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4 Responses to Open source and the lone developer

  1. Chris Ward says:

    Even that rigmarole won’t necessarily keep the ‘lone developer’ out of the hair of the ‘global corporation’.

    Enough ‘lone developers’ collaborating might come up with a ‘stray-cat’ version of the ‘pedigree-cat’ IBM Websphere Software and put the source on SourceForge for all to take. And then there might be some challenging business questions to address.

    But I asked the Websphere salesman whether Websphere Application Server Community Edition threatened his revenue targets. He said it didn’t, and further he said that he was willing to put Websphere Community Edition CDs inside the Christmas cards he sends to all his best customers.

    Next time you meet a Websphere sales person, do ask him or her the same question, and put the answer here. I wonder if they all feel the same way.

    Traditionally IBM encourages its customers to Share their problems and solutions with each other; and that includes software they have created.

    So how does the ‘global corporation’ add enough value to justify its existence, to justify the salaries, dividends, and taxes it pays to its employees, shareholders, and governments ? Innovating, and working very hard to develop products and services, and deliver them to market, I guess.

  2. Chuck Allen says:

    While it isn’t a lone-wolf situation, I was having a a “choice of license” discussion just this morning with a group. They are looking at OSI’s “Simplified BSD” License to accompany distributables (http://www.opensource.org/licenses/bsd-license.php ). This is little more than “attribution” plus “no endorsement.” It basically allows anyone to do anything with the code as along as they retain the original copyright and don’t use the name of the copyright owner to endorse derivative work, etc.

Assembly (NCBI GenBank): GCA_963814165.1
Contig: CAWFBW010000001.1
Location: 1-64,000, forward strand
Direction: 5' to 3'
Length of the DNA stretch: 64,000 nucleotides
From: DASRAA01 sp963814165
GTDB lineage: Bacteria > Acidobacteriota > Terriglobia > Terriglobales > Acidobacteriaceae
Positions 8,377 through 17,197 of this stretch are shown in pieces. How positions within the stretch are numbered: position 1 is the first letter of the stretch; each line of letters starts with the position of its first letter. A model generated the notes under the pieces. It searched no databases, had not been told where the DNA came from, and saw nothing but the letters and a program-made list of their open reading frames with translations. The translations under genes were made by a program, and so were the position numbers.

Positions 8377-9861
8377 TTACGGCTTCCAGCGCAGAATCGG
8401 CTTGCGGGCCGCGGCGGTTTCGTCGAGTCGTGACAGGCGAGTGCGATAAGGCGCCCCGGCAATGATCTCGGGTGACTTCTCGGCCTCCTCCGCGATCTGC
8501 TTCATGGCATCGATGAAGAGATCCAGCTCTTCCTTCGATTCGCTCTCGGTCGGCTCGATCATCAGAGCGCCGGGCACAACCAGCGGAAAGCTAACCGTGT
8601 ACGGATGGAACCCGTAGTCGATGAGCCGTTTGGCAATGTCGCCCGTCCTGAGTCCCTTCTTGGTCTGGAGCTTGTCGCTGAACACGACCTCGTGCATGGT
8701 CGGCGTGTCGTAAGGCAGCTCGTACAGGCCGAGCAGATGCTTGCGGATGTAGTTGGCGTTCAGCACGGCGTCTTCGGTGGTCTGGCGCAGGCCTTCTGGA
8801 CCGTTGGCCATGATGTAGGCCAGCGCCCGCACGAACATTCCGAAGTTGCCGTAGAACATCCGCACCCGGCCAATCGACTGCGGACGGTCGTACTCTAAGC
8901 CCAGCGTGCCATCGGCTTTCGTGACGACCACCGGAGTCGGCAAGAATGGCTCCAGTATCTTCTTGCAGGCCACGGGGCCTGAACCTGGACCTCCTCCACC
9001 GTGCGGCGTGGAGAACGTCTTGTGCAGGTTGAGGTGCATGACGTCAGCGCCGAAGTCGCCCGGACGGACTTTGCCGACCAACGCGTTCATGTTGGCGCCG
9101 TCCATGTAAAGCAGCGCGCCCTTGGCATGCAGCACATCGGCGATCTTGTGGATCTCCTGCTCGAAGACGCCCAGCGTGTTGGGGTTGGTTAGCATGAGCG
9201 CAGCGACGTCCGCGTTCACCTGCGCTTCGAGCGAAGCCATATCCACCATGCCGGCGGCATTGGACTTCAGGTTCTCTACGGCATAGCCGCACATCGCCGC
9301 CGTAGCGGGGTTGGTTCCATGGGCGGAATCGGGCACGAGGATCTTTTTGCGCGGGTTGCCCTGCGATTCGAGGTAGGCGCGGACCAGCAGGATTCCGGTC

However, Simplified BSD likely doesn’t work and likely wasn’t intended as a contributor license in a collaborative situation. Apache or Eclipse look like contenders. I’d be curious how you or your blog readers would compare the two.

  3. Chris Ward says:

    Ultimately it comes to a matter of ‘commercial fairness’ (think Microsoft Windows and IBM OS/2) and ‘free speech’ (think Linus Torvalds and most of the software developed in universities around the globe)

    If you’re commissioning … or implementing … the software for a nuclear power station, or an air traffic control center, or any significant long-lived infrastructure like that, what will be uppermost on your mind ?